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Weekly Comic 100s: Kylo Ren, Doomsday Clock, Batman Finale

By Rob Siebert
Fanboy Wonder

Yeesh. Talk about a loaded week. Big finales, big debuts, and some Star Wars backstory we’ve been waiting years for. And of course, with big issues, come big upticks in pricing. Mostly at DC. They actually had the gall to charge $4.99 for the Tom King Batman finale. Oye.

But next week is largely a throwaway week. (Unless you’re Marvel. Kudos to them.) So I’ll be able to play a little catch up. So next week’s batch will include Family Tree #2, Shazam #9, Star Wars: Empire Ascendant, Batman/Superman #5.

But for now, we’ve got a lot to get to…

TITLE: Star Wars: The Rise of Kylo Ren #1 (of 4)
AUTHOR:
Charles Soule
ARTISTS: Will Sliney. GuruFX (Colors). Travis Lanham (Letterer). Cover by Clayton Crain.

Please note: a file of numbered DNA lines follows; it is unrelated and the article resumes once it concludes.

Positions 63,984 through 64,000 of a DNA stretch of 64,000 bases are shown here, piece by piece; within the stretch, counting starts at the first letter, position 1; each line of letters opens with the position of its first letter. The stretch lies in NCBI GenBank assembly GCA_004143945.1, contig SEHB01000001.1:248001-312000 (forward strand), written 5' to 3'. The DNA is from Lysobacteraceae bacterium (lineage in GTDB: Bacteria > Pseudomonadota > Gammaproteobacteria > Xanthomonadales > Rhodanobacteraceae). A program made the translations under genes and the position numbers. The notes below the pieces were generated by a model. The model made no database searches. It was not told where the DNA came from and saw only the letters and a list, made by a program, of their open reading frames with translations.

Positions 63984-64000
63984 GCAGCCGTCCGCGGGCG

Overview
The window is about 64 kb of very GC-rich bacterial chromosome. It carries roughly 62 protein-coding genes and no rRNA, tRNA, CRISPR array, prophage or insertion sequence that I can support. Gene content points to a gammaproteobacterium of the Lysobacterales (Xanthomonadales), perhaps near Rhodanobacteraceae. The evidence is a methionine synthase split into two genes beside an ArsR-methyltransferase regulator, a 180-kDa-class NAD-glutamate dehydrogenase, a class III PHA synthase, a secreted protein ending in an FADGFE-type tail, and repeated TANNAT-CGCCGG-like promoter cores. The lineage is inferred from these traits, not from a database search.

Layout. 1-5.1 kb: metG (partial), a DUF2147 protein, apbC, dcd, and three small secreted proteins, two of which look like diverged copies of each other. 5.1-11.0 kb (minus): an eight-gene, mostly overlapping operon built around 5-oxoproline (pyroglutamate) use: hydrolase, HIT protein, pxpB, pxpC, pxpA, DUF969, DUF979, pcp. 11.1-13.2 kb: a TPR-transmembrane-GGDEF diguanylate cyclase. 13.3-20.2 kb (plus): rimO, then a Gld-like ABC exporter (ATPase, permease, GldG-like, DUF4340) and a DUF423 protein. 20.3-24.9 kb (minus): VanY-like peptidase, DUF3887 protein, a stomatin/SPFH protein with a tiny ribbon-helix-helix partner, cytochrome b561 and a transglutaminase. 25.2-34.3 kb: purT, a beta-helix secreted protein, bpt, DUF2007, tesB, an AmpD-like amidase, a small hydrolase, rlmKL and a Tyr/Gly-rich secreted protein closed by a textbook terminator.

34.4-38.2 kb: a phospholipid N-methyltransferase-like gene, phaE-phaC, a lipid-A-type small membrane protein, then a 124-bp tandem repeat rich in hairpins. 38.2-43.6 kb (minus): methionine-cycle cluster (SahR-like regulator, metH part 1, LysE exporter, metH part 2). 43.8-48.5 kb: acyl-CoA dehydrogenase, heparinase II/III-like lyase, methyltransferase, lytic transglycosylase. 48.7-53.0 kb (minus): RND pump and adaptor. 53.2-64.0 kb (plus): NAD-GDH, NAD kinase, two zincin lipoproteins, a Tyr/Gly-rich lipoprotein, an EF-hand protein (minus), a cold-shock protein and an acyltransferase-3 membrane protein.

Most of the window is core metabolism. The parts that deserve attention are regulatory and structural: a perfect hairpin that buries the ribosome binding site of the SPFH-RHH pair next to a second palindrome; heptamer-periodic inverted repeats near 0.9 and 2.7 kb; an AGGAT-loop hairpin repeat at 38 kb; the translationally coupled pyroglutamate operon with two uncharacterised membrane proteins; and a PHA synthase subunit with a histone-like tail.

RELEASED:
December 18, 2019

I was ready to be mad at this issue for giving us stuff we should have gotten in one of the movies. As it turns out, this was benign.

In The Last Jedi, Luke says that after burning down the temple, Ben Solo left with some of his other students. Here, we learn that doesn’t quite mean what it sounds like. We also learn who the Knights of Ren are, which is welcome information.

Not the strongest first issue I’ve ever seen. But the intrigue around what happened to Ben Solo is enough to bring us back for more.

TITLE: Doomsday Clock #12
AUTHOR: Geoff Johns
ARTIST: Gary Frank, Brad Anderson (Colorist), Rob Leigh (Letterer).
RELEASED: December 18, 2019

From the beginning, we’ve known this book has been building toward Superman vs. Doctor Manhattan. A symbol of hope against a symbol of cynicism. The implication being that Superman would ultimately get through to Doc, and bring about a change of heart.